GEORGE FRANCIS TRAIN QUOTE SIGNED, "Geo Francis Train, Madison Square, P.E. 30", 5 X 7, quote in full: "Strange times are these in which we live foresuth/When old and young are taught in Falsehood's school/And the one man that dares to tell the Truth/Is called at once a 'Lunatic' and 'Fool'!" By American shipping and transportation businessman, 1872 U. S. Presidential candidate, strong personal and financial supporter of Susan B. Anthony and Elizabeth Cady Stanton's Women's Suffrage Movement, and he was a charismatic public speaker for the movement. In fine condition, with age toning, small stain at bottom, and minor chipping on right edge, with mounting remnants on the reverse with no show through.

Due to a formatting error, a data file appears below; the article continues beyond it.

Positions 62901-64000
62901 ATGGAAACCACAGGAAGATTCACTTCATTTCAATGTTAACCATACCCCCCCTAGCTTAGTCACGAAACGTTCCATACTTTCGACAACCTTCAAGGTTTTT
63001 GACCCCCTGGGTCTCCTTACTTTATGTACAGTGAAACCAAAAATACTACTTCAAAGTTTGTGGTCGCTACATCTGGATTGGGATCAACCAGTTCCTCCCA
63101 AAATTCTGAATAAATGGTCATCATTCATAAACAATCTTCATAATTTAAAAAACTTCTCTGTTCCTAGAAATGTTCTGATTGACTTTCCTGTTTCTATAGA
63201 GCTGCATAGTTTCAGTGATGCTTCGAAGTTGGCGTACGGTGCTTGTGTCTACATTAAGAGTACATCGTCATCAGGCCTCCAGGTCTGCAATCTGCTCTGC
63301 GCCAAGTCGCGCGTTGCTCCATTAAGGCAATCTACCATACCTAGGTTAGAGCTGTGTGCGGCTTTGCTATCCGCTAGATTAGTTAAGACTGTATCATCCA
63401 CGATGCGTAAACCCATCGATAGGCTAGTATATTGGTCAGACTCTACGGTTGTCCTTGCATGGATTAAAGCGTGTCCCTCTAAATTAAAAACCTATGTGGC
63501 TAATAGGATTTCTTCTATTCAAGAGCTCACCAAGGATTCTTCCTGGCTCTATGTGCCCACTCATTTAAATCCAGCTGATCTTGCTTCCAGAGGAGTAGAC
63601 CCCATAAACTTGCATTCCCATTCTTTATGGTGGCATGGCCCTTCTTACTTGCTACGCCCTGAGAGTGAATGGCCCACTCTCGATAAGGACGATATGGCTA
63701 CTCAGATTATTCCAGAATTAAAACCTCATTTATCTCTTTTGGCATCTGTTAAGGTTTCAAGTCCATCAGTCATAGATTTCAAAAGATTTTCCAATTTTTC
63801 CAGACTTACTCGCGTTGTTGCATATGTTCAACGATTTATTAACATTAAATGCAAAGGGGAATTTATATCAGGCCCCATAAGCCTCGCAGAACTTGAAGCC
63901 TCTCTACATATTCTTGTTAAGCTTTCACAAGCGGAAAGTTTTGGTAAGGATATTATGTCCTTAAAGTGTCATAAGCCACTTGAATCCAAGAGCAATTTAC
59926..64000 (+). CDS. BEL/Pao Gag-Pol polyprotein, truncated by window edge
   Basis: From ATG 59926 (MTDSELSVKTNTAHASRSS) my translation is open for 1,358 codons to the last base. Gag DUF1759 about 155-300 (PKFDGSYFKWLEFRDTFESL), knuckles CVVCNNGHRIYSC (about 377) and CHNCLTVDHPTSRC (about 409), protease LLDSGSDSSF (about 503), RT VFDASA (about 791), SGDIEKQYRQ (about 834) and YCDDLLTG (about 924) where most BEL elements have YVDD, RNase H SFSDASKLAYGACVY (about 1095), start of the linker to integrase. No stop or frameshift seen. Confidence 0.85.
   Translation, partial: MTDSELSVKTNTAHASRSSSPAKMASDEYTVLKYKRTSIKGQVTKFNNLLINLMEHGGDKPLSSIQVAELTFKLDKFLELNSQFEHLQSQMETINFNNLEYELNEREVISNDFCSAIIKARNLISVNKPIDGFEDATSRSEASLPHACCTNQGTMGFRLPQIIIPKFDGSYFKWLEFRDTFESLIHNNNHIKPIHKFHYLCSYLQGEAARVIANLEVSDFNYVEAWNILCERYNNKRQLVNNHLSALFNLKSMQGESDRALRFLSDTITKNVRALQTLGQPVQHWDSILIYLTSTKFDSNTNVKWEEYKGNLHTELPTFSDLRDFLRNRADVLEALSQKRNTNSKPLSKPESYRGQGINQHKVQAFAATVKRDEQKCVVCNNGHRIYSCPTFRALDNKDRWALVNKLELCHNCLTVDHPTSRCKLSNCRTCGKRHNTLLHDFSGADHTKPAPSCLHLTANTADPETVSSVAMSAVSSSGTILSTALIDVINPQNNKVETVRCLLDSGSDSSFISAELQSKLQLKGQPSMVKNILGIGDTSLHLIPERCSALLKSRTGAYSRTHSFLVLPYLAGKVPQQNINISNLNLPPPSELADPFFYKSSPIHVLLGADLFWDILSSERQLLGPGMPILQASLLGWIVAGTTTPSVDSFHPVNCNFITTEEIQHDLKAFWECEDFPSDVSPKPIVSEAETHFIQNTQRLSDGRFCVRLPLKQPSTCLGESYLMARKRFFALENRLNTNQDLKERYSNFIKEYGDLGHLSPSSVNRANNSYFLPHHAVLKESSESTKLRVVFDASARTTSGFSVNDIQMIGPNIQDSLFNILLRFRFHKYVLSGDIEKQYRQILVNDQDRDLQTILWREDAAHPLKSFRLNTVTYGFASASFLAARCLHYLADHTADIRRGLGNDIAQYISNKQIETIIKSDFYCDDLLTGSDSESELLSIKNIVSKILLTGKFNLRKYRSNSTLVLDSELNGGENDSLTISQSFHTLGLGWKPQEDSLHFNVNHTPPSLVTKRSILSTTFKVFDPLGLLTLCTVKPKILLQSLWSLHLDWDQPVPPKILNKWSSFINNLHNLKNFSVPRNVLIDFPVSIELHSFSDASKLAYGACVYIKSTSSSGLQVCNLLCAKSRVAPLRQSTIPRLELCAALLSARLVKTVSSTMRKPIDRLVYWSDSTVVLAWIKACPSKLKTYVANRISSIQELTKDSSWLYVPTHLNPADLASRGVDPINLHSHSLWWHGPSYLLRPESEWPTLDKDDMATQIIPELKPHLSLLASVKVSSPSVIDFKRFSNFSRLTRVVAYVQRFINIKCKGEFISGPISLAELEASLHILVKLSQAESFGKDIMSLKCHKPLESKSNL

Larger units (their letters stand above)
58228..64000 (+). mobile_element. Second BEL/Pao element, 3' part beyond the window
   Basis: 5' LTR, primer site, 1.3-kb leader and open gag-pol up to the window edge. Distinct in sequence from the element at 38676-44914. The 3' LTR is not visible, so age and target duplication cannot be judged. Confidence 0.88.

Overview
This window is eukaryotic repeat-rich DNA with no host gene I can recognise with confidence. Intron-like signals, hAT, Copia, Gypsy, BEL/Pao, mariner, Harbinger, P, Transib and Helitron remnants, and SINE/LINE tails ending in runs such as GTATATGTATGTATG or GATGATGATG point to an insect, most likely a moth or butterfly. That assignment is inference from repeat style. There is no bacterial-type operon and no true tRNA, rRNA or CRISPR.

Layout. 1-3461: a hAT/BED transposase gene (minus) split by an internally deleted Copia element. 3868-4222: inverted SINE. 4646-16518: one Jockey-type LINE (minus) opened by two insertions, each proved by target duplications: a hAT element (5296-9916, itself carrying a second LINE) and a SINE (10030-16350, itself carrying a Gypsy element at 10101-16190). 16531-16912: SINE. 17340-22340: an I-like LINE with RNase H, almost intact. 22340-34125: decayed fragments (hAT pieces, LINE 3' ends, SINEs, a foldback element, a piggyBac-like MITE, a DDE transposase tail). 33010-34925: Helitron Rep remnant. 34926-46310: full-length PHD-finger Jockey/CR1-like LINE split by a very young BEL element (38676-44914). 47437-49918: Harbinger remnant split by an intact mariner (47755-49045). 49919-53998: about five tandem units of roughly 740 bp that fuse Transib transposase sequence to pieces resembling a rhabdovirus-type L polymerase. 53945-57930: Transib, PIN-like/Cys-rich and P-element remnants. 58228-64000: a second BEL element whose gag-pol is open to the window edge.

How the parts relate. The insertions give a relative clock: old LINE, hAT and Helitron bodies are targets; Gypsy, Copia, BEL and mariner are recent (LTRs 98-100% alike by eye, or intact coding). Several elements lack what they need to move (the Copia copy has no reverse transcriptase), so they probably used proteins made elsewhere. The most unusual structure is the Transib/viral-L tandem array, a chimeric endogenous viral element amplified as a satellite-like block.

George Francis Train (1829-1904) grew rich in the shipping and transportation business, and used his gains to finance his eccentric personal causes. In 1864, Train created a corporation, Credit Mobilier of America, to finance railroad construction, principally the Union Pacific. This triggered an enormous scandal in 1872, when it was revealed that many members of Congress had accepted gifts of Credit Mobilier stock had discount prices, in exchange for legislation favorable to railroad interests and especially purchase of land right of ways. The scandal enmeshed both of President Grant's Vice Presidents (Colfax and Wilson), and triggered a severe recession. Unlike most of his investors, Train emerged with his wealth intact to pursue other goals. In 1872, Train ran for President of the United States as an independent candidate and became the only Presidential candidate in history to profit from his campaign by charging admission to his rallies. He was a staunch supporter of the temperance movement. That year he was jailed on obscenity charges while defending Victoria Woodhull for her newspaper's reporting the alleged affair of Henry Ward Beecher and Elizabeth Tilton, each of whom were married to other people. He was the primary financier of the newspaper, The Revolution, which was dedicated to women's rights, and published by Susan B. Anthony and Elizabeth Cady Stanton. He began a 20-year quest to circumnavigate the world in less time than it had taken Phineas Fogg, fictional hero of Jules Verne's, Around the World in Eighty Days. His first effort (1870), was delayed when he was caught up in a French Revolution and barely escaped a firing squad. He succeeded in 1890, rounding the world in 67½ days. Train was also the author of several books and many poems.